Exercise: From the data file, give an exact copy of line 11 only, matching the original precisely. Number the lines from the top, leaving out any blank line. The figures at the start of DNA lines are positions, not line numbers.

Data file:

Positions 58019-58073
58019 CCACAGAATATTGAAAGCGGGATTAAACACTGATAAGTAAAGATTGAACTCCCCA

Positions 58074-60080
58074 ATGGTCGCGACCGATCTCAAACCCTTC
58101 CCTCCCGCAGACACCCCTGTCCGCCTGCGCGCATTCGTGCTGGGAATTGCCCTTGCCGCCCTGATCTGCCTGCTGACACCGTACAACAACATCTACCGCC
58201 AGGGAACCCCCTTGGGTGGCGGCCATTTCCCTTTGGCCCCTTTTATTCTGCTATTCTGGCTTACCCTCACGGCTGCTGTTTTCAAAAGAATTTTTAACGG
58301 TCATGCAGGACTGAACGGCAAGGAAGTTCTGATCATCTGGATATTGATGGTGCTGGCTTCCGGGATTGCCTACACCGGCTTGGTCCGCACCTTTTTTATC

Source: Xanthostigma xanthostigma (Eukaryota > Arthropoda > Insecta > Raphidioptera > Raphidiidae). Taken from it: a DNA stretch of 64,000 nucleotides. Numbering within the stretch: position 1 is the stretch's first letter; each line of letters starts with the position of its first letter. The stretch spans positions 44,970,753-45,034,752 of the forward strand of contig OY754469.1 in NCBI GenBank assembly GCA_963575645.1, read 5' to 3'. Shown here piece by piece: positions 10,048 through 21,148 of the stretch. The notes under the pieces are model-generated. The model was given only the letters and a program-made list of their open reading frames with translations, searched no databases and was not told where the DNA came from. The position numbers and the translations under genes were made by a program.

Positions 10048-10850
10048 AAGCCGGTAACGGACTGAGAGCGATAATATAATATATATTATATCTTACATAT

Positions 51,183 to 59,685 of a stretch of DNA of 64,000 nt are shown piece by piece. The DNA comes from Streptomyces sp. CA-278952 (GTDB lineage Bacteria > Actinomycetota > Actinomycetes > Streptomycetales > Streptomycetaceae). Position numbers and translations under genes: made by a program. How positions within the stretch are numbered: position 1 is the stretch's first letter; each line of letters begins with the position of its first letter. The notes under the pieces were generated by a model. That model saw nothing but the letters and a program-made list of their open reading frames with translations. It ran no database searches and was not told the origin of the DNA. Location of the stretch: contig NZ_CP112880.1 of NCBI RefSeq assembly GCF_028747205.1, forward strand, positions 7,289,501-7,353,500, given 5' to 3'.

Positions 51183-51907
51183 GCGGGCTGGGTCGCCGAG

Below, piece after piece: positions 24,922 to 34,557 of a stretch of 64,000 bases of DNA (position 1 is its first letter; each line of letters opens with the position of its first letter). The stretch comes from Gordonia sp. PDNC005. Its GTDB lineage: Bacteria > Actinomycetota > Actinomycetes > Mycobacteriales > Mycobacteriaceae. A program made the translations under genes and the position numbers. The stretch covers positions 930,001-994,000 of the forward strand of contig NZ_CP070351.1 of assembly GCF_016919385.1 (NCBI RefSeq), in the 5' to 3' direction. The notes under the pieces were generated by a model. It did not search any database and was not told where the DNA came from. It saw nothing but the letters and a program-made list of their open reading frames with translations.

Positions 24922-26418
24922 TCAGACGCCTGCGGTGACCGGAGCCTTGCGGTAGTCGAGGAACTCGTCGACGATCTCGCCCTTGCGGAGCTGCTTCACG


Positions 51,183 to 59,685 of a stretch of DNA of 64,000 nt are shown piece by piece. The DNA comes from Streptomyces sp. CA-278952 (GTDB lineage Bacteria > Actinomycetota > Actinomycetes > Streptomycetales > Streptomycetaceae). Position numbers and translations under genes: made by a program. How positions within the stretch are numbered: position 1 is the stretch's first letter; each line of letters begins with the position of its first letter. The notes under the pieces were generated by a model. That model saw nothing but the letters and a program-made list of their open reading frames with translations. It ran no database searches and was not told the origin of the DNA. Location of the stretch: contig NZ_CP112880.1 of NCBI RefSeq assembly GCF_028747205.1, forward strand, positions 7,289,501-7,353,500, given 5' to 3'.